- How can we approach technical and legal questions concerning later use of data obtained by means of state- or privately-run data retention mechanisms in a court of law?
After a brief introduction by the organizers, the seminar started off with a sequence of 3 slide/5 minute talks by all participants stating their research interests, their background and their expectations towards the seminar. In the afternoon, three motivation talks by Felix Freiling ("What is forensic computing?"), Gerrit Hornung ("The fundamental rights dimension of individual and mass surveillance") and Radim Polcák ("Experiences from drafting the cybersecurity act in CZ") paved the way for a common understanding of the open questions in the area and the relation of forensic computing to computer security law.
The rest of the afternoon questions and expectations were collected and grouped using moderation cards. The result was a spectrum of five areas of interest that we termed as follows:
- technical possibilities for evidence collection
- digital evidence: admissibility, spoofing, integrity protection
- open source intelligence
- investigations vs. privacy
- offensive countermeasures
- transborder/cloud evidence collection
For immediate discussion on Tuesday the participants voted for their favorite topics. As a result, three discussion groups were formed for the next day: digital evidence (topic 2), investigations vs.~privacy (topic 4) and offensive countermeasures (topic 5). Topic 1 was to be handled by an overview talk by Andreas Dewald on the following day.
Tuesday morning started with a talk by Andreas Dewald on technically unavoidable evidence and was followed by a multimedia presentation about cold boot and hot re-plug attacks. After this technical introduction work in the discussion groups took place until the afternoon, when the collected results of the discussion groups were presented in a plenary session. As a highlight, the group on offensive countermeasures presented a taxonomy of 5 categories of offensive countermeasures that were specific enough for both law and computer science to investigate. The results of all discussion groups are summarized later in this report.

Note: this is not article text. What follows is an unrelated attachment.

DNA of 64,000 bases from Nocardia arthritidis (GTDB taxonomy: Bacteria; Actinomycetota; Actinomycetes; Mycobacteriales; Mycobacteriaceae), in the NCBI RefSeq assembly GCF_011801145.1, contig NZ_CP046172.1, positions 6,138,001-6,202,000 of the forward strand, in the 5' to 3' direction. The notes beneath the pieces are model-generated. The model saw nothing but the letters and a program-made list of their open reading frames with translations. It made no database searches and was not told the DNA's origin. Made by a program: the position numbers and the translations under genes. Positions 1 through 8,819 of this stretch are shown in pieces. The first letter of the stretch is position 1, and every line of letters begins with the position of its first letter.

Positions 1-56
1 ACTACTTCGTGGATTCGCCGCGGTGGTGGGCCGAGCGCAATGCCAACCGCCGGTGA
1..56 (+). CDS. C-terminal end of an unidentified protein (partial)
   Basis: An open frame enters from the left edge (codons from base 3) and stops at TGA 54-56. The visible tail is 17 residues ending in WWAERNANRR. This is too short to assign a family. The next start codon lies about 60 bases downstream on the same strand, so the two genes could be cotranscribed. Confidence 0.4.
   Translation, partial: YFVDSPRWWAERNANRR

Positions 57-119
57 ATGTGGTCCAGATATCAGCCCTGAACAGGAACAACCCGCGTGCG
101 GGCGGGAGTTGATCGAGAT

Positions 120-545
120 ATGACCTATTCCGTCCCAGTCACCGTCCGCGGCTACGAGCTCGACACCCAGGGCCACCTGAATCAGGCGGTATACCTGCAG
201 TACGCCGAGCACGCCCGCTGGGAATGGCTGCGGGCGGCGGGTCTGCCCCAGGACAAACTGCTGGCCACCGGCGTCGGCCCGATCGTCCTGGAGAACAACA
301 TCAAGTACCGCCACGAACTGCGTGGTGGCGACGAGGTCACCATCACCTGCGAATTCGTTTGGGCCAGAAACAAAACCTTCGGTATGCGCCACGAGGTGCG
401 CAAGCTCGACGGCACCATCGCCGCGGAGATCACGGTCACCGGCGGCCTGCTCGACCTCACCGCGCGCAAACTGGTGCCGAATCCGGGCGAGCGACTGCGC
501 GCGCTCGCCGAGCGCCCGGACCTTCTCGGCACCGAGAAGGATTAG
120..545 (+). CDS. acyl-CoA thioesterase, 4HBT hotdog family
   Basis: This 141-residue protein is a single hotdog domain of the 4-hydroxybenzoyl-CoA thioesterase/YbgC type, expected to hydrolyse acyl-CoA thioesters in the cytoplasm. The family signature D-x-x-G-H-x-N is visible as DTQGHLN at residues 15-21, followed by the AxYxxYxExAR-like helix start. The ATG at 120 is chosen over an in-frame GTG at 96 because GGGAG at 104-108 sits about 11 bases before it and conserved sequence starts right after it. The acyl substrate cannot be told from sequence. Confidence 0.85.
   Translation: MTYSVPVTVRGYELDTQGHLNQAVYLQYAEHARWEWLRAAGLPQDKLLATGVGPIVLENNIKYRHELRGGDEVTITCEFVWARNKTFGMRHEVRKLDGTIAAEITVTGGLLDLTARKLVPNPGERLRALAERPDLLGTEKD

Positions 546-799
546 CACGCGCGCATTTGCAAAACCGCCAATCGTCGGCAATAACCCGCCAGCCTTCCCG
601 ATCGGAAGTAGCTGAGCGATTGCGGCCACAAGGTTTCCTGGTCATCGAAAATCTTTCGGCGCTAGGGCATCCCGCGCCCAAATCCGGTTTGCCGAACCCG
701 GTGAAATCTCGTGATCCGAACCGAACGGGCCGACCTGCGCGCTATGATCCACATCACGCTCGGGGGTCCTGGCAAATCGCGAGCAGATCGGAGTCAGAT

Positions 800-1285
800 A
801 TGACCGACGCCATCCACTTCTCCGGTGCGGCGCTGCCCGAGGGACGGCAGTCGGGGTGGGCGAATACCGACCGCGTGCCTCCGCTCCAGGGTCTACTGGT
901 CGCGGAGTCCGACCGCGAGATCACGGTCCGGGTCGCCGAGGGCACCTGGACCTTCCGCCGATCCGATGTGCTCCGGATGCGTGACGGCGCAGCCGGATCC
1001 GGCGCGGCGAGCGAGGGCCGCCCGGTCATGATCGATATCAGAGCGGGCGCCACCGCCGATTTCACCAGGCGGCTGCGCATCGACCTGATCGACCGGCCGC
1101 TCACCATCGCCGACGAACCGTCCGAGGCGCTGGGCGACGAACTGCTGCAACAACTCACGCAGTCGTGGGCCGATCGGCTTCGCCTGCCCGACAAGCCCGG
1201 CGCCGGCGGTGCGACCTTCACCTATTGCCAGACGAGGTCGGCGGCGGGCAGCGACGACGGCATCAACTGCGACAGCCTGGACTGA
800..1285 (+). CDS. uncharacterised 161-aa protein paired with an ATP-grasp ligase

Wednesday morning commenced with a talk about the work of Interpol by Jan Ellermann ("Data protection as an asset in Europol's fight against cybercrime"). It was followed by a presentation of current research by Dominik Herrmann about the usage of fingerprinting in network forensics ("Fingerprinting Techniques for Network Forensics"). The round of talks was concluded by an introduction to the law of evidence in criminal procedural law by Tobias Singelstein ("Basics zum Beweisrecht im Strafverfahren").
The afternoon was spent on a pleasant hike to a nearby village where the Dagstuhl office had organized delicious traditional coffee and cake. On the way back to Schloss Dagstuhl a group of adventurers again, as in 2011, separated from the main party to explore the woods around Wadern. However, unlike 2011, they managed to return to Dagstuhl in time without major difficulties.
Thursday was started with a talk by Dennis Heinson on investigations in enterprises ("Internal Investigations, IT Forensics and Law"). Afterwards two new discussion groups were formed, partly based on the areas of interest collected on Monday, and commenced discussing the topics of (1) internal investigations and (2) transborder/cloud issues. In the afternoon, the results of these groups were collected in a plenary session during which especially the transboder issues caused a heated and insightful discussion.
Friday morning hosted a series of three talks from computer science, law and practice by Christian Hawellek (on techniques for modeling surveillance), Stefan Kiltz ("Forensically Sound Data for Digitised Forensics on the Example of Locksmith Forensics") and -- last but not least -- Erich Schweighofer ("Surveillance of US-surveillance").